“It terrified the both of us,” said Rachel Robinson Sunday on Jackie Robinson Day at Keyspan Park — but her statement had nothing to do with threats against America from foreign enemies.
No, Jackie Robinson’s widow was referring to threats from one American to another, and the man who was threatened, her husband, was a former United States Army officer who had the audacity to believe that he had a right, like any other American who had torn up the Triple-A International League, to play big league baseball.
It was said that Jackie Robinson wasn’t afraid of anything, but that statement was a bit of hyperbole.
Ninety-five mile-per-hour fastballs at one’s head would scare anyone, and things were different in 1947. Although the batting helmet was first used by Negro league shortstop Willie Wells long before, no one in the major leagues wore them in Robinson’s rookie season.
Bravery is not predicated on being unaware of catastrophe, but of having the intelligence to recognize the danger and the courage to act in spite of it. That is what Robinson did, despite an inordinate number of pitches thrown at him because of the color of his skin.
Rachel Robinson was asked if she thought the pitches near Robinson’s head were designed to hit him or scare him. She just politely widened her eyes, in effect saying, “What difference does it make? It’s still frightening.”
In the face of bean balls and runners trying to spike him, Robinson hit .297 and was the National League Rookie-of-the-Year in ’47. But when the Dodgers added intimidating right-hander Don Newcombe in ’49, who “protected” Robinson by going after opposing team’s hitters, Robinson hit .348 and became the National League’s Most Valuable Player.
On Sunday, as Rachel Robinson spoke to reporters in the Keyspan Park Gallery, just outside the window was the sculpture of a turning point in history.
The sculpture commemorates a moment from Robinson’s tumultuous first season when Pee Wee Reese, the Dodgers’ white captain, publicly showed his support for his black teammate.
Robinson had recently received death threats. Across the river from Cincinnati was Kentucky, then considered very much a southern state, and the home of Reese.
The Dodgers were in the field, and the abuse directed towards Robinson from the Reds, and from the stands, was enormous.
Although the details are lost to the mists of time, Reese apparently crossed the diamond from his position at shortstop to Robinson, who was playing first base. Reese put his arm around Robinson and offered encouragement, but the gesture, a white player putting his arm around his black teammate, was not only a comfort to Robinson, but important on the national stage, where Robinson had been under enormous strain.
“Pee Wee went over to stand with Jack, not because of anything black and white, but because Pee Wee was his friend,” said Rachel Robinson.
Sixty years after Robinson changed America, Jackie Robinson Day at Keyspan Park featured many in the stands wearing Brooklyn Dodger jerseys and hats, and some fans sporting jerseys with Robinson’s retired number 42.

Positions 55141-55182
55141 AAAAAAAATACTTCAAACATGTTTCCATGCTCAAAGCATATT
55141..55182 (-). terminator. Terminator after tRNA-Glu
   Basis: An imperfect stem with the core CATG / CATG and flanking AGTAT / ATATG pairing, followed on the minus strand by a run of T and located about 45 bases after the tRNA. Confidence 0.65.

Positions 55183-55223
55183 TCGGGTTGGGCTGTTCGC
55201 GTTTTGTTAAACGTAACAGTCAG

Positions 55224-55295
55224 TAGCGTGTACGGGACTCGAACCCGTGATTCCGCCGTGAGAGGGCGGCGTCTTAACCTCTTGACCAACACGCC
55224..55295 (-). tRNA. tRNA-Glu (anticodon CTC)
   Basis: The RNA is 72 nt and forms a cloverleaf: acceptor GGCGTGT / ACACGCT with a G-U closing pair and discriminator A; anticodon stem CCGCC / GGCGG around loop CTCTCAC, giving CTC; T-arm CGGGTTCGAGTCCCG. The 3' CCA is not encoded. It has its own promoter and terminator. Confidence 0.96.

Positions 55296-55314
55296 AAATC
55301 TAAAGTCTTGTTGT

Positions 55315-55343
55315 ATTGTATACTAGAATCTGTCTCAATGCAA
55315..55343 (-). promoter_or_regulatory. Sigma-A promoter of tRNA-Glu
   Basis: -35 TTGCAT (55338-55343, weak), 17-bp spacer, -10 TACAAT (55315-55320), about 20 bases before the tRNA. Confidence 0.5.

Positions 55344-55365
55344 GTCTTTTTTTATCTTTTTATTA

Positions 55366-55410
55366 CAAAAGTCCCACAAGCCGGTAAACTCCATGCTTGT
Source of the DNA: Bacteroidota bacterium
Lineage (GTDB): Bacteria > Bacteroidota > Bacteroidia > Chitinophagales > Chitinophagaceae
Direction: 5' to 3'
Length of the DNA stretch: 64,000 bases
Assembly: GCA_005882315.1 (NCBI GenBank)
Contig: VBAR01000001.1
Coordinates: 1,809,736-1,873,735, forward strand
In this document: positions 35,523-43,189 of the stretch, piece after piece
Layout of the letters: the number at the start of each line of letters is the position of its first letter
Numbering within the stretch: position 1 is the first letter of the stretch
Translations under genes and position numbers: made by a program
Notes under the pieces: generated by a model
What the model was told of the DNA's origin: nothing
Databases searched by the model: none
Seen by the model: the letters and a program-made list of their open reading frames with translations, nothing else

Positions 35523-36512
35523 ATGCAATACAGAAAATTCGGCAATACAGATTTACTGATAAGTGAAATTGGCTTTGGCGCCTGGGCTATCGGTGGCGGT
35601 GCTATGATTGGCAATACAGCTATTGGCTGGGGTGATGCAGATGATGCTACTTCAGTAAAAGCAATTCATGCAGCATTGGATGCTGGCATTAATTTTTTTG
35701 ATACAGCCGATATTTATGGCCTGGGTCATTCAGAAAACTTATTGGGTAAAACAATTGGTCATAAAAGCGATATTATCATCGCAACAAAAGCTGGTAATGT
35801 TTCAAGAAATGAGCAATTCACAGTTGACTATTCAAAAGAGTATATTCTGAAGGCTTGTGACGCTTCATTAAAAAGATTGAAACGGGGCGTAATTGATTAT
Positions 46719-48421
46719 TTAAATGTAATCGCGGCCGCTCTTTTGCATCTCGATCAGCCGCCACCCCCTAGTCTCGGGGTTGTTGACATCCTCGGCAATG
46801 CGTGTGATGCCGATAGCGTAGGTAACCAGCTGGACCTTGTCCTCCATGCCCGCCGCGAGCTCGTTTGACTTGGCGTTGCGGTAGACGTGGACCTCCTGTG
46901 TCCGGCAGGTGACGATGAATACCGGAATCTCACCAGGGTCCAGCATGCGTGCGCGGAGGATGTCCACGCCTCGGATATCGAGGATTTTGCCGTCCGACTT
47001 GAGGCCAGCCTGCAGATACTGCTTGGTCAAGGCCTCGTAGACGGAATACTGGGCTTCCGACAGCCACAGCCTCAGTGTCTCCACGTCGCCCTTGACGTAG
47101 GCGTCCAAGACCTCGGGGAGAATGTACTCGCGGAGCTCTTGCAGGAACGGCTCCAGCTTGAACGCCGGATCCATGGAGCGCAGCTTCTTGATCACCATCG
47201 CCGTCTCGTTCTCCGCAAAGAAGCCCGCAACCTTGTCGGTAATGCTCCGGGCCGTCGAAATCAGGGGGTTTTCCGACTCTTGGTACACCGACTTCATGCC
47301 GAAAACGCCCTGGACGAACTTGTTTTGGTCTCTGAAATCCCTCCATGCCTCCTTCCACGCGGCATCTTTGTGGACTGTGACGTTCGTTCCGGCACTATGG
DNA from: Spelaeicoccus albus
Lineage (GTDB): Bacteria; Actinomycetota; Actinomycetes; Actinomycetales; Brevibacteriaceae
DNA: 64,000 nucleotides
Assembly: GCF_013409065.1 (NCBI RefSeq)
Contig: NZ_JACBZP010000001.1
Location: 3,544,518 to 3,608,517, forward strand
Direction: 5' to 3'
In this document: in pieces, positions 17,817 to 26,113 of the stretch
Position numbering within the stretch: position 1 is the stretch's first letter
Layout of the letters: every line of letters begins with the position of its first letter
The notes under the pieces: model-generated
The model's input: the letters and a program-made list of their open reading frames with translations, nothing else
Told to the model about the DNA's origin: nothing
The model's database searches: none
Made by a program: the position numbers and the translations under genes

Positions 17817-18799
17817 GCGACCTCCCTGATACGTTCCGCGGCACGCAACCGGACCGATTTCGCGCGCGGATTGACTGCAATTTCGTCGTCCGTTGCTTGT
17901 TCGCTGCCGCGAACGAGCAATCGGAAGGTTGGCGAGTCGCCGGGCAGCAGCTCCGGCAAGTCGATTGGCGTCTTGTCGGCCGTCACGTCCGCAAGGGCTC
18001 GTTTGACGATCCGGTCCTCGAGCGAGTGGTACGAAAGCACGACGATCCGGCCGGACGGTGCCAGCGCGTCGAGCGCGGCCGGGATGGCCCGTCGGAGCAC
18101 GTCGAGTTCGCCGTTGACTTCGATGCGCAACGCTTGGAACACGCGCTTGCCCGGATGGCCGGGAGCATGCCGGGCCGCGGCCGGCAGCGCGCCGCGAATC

When Robinson broke in with the Dodgers, no one suspected that 10 years later, the Dodgers would desert Brooklyn. Yet 50 years after that move, the Brooklyn Dodgers are still news, as recent books, articles, and an HBO movie can attest.
Part of that continued interest in the Brooklyn Dodgers is that they transcended baseball. Robinson’s success was the linchpin for other civil rights advances to follow. Indeed, Robinson’s public success may have done more to advance civil rights than any other action in American history.
“He knew that he had to do well,” said Duke Snider in the Baseball Almanac.
“He knew that the future of blacks in baseball depended on it. The pressure was enormous, overwhelming and unbearable at times. I don’t know how he held up. I know I couldn’t have.”
An important reason that Robinson held up was because Rachel Robinson was with him for the entirety of what some called “baseball’s noble experiment.”
And at Keyspan Park on Sunday, this partner in Robinson’s success was still working for success, discussing how the Jackie Robinson Foundation helps students afford college.
Even in death, Jackie Robinson is still changing our society for the better.
Each week, Ed Shakespeare, the bard of Brooklyn baseball, will take a page from his ancient ancestor and add a bit of iambic pentameter to all our lives. This week’s contribution, “The Words the Statue Speaks,” is a poetic tribute to the moment captured on the statue of Pee Wee Reese and Jackie Robinson that stands outside Keyspan Park:
The statue sits outside the ballpark there.
It marks a moment, said to be in May,
Of Reese and Robinson, the Dodger pair.
“Forget ’em, Jack,” said Pee Wee on that day.
In Cincinnati, threats had come to light.
In Jack’s first year, he had to take it all,
Abuse so vile poured down, no chance to fight.
Yet statue shows his hand into a ball.
Said Reese, “Forget ’em, Jack,” except “forget”
The word was stronger, Anglo-Saxon sound.
Not white-to-black, but man-to-man, to let
His teammate know, words simple, not profound.
A watershed, a moment harkens back.
Just players’ words, a friend to teammate Jack.